While Donner and Sasek have ideas on how to embrace coming change, Jeana Jorgensen, a professor in the Department of History, Anthropology and Classics, feels strongly about generative AI programs being unethical and a danger to jobs. Jorgensen is a writer, so she sees the downsides of AI in her field in terms of both published writing and essay plagiarism inside the classroom.
“What’s happening is people are using ChatGPT to whip up books real quick, then they whip up crummy covers with a blurb and put them on Amazon,” Jorgensen said. “Then they have people click on it so that it’ll get more reads on Kindle Unlimited, so real authors drop down in the ranks on Amazon.”
Jorgensen also does not appreciate AI in the classroom setting. She feels it is still too new and has ethical concerns, like possibly recycling human authors’ work. Additionally, she feels that a big part of her job is to teach and guide her students, and she does not want to guide them into something that could be dangerous to their privacy. Another qualm she has with generative AI is the fact that it could advance far enough to replace jobs — specifically — educators.
“I don’t use ChatGPT in my classroom, or in my lesson planning or anything, because I feel pretty strongly that anything we put into [ChatGPT] is training [AI] to do better in the future,” Jorgensen said. “I’ve already seen people generating whole syllabi using ChatGPT, even whole lesson plans. It can make a PowerPoint slide, and it can do voice overs. I don’t want to train my replacement.”
While the CAT presentations are only for faculty, students preparing to enter the workforce hold their own opinions on the future of AI and AI use in learning settings. For example, Rachel Brown, a junior strategic communication major and a web design and development minor, thinks that ChatGPT can be a good tool to help students brainstorm ideas or access materials. She recognizes that ChatGPT and other generative AI programs could be used to cheat on assignments, as well, but ultimately believes that the positives outweigh the negatives.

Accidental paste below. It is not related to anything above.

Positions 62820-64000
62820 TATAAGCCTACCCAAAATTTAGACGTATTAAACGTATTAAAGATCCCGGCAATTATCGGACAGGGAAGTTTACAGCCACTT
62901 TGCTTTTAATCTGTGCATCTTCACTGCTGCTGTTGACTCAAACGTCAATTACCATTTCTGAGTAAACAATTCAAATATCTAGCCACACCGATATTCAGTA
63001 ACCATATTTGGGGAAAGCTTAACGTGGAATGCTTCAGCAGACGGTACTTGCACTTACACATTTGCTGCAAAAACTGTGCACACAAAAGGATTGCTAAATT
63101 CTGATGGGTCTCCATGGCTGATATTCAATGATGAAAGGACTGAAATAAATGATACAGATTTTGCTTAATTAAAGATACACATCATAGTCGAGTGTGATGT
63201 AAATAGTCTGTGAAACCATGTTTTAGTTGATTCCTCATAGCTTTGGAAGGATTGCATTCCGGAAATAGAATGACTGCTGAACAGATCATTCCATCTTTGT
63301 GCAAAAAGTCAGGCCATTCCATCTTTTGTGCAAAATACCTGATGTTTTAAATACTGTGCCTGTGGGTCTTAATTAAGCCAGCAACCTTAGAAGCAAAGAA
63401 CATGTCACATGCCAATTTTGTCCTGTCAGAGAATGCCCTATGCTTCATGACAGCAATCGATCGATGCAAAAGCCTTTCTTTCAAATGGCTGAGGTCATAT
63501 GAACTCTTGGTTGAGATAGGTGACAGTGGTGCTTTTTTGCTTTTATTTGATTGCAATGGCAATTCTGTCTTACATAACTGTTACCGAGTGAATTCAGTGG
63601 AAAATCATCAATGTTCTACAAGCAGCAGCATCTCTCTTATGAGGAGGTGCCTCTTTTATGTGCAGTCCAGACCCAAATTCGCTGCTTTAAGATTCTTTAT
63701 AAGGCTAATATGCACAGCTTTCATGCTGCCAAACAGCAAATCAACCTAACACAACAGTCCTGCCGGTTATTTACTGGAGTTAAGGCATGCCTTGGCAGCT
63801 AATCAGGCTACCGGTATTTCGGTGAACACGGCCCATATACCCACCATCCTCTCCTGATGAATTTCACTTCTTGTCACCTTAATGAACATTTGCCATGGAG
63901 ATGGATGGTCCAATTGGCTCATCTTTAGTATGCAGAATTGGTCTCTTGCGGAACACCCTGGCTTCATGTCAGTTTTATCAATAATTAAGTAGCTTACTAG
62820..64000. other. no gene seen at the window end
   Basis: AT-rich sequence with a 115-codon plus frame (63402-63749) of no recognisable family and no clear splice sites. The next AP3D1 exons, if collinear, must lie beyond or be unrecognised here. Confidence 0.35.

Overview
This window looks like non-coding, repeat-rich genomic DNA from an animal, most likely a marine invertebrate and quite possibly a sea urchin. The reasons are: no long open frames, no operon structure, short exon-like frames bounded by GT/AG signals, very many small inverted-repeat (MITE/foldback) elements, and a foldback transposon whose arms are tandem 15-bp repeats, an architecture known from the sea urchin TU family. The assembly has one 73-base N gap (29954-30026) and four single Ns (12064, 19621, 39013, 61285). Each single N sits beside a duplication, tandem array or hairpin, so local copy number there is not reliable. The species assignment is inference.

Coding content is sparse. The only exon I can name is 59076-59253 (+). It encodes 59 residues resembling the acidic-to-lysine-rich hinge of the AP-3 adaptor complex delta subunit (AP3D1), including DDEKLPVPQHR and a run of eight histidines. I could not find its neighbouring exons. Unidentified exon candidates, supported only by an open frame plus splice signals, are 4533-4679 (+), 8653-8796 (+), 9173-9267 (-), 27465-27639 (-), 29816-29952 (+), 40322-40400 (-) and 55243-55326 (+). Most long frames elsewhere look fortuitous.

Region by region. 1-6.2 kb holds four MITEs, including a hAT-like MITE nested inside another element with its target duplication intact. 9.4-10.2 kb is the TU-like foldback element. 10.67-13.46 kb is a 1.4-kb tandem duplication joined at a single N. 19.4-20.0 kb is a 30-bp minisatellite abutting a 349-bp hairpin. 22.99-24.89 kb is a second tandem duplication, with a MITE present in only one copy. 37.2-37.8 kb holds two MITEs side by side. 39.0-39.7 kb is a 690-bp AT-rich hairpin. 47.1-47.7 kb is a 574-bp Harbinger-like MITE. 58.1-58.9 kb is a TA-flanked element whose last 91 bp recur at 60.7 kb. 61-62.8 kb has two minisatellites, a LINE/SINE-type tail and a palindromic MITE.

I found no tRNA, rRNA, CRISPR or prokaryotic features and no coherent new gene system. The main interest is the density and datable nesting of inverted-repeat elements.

“I typically use AI for images or graphics and things like that,” Brown said. “There’s things that I just can’t get photos of. Online, you have to go through all these usage right tunnels.”
Brown is not concerned about AI replacing jobs. In fact, she thinks it will create jobs in many disciplinary areas. She does not believe creative fields, like web design, are in danger. While there are already tools like generative fill on Photoshop and liquid layout on InDesign, they will never be able to replicate the vision she has in her head.
“AI is not creative,” Brown said. “People are creative. So I feel like there’s going to be a lot of jobs that are going to open up for English majors and people who are good with wordage because you have to be very specific with what you want from AI. Also, AI is also not going to generate perfect code every time. You’re gonna have to go in and tweak it, or you can get a base for something and then build off of it.”
Despite the different viewpoints on AI that Donner, Sasek, Jorgensen and Brown hold, one opinion all four of them share is that AI is something that is new, and everyone will choose to navigate it differently. Only time will tell how important AI actually will be in the future.
“We’re about to go through a shift in thinking,” Donner said. “ … I don’t know what’s over the horizon, and nobody else really does.”